Home-owner confidence sets the scene for higher prices in 2016
- Smallest drop since 2011 in new seller asking prices (-1.3%) during seasonal November slowdown, indicative of even higher prices next year
- Rightmove research reveals home-owners’ confident property outlook for 2016:
– 85% of home-owners expect their financial situation to get better (41%) or stay the same (44%) over the next year, unfazed by the risk of higher interest rates
– Seven in ten home-owners think house prices will be more expensive in the next 12 months, despite an average increase of 6.2% (+£16,969) in the past year
- Bank of England policy not to use interest rates as a tool to control the housing market plus their forecasts of real wage growth and low base rates suggests those buying in 2016 will be paying a higher price
- Bargain-hunting buyers advised to stay active in December and potential new year sellers should come to market early to take advantage of the surge of Christmas and Boxing Day window shopping for homes
Sellers who come to market in the run-up to Christmas typically set lower asking prices as buyers are harder to attract at this time of year. However, this November’s price-dip of 1.3% (-£3,977) is much less marked than usual, and is the smallest seen at this time of year since 2011. This indicates a positive underlying outlook for the year ahead among home-owners, with research by Rightmove showing them to be in a confident mood and largely unfazed by the risk of higher interest rates in 2016. Given these findings, and the likelihood that demand will continue to outstrip supply, prices look set to increase again in many locations in 2016. Rightmove’s full 2016 house price forecast will be released in next month’s House Price Index, on Monday 14th December.
Rightmove director and housing market analyst Miles Shipside says:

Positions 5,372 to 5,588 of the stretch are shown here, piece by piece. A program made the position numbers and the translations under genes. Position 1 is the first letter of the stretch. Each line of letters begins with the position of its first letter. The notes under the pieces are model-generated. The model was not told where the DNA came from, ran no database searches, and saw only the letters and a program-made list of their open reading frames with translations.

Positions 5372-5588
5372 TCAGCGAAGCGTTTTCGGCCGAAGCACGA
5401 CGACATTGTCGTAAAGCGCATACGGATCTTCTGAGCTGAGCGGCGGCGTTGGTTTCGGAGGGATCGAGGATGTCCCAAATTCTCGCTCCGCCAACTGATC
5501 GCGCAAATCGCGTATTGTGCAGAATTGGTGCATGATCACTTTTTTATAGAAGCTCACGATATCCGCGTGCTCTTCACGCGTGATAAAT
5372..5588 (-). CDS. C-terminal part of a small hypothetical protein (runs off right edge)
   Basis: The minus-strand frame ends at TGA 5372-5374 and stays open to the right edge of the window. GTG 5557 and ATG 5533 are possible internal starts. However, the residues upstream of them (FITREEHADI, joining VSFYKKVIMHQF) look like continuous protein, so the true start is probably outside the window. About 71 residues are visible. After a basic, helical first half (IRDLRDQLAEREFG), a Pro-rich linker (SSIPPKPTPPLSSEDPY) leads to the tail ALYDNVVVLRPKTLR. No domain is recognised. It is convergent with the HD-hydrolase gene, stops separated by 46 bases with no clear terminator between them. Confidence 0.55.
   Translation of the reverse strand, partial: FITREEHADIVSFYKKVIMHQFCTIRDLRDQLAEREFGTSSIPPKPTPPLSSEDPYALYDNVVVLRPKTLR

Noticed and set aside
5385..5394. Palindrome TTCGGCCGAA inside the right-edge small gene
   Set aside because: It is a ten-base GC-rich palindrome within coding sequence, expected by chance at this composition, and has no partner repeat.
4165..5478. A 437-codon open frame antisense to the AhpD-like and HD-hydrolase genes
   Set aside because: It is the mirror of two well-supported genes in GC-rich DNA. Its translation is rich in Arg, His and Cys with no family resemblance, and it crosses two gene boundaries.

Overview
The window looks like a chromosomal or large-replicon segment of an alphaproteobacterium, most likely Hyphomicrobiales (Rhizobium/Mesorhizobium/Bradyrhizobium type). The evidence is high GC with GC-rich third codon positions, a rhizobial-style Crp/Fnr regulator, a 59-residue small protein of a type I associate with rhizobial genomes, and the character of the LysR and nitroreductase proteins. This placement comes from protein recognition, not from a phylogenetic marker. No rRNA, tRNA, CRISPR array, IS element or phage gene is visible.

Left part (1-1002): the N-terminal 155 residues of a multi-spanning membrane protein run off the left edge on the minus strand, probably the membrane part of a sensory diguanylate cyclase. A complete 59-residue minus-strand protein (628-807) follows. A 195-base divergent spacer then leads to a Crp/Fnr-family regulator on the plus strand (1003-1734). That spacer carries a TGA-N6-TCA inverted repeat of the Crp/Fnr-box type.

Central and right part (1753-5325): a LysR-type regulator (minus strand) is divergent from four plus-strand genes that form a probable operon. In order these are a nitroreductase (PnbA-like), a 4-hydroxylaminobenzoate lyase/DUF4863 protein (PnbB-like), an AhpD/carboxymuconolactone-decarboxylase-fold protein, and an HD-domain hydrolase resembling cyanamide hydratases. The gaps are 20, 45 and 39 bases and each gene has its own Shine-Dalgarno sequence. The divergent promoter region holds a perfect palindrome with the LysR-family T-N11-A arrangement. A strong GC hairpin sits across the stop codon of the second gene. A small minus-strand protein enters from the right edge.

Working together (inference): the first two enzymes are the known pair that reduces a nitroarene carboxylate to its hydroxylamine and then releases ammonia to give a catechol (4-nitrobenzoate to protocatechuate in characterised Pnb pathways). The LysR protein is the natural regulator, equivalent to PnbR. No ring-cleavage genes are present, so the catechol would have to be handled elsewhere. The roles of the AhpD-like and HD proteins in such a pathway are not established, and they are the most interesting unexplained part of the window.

“New-to-the-market sellers have dropped their asking prices at this time of year for the last eight years, with an average drop of 1.9% over the last five years. Those looking to market their property as Christmas gets closer often have a greater sense of urgency to find a buyer and sensibly recognise that trimming their asking price will provide an incentive to potential buyers more focussed on seasonal Christmas trimmings. Buoyant market conditions and a confident outlook for 2016 mean that the reduction, while no-doubt welcome to hard-pressed buyers, is the most Scrooge-like since 2011! It’s likely to be a short-lived respite as the combination of high confidence and low interest rates is a recipe for higher prices next year.”
High home-owner confidence is demonstrated by Rightmove research, with a sample size of over 23,000, which reveals that the majority (85%) don’t think their financial situation will worsen in the next year. Despite the possibility of a 2016 rate rise that could increase mortgage repayments for many, 41% of home-owners said they thought their household’s financial situation would get better over the next 12 months. Another 44% said things would stay the same, with only 15% forecasting they would get worse. The majority (69%) were also of the opinion that property would continue to rise in price over the next 12 months, with only 7% expecting prices to be lower.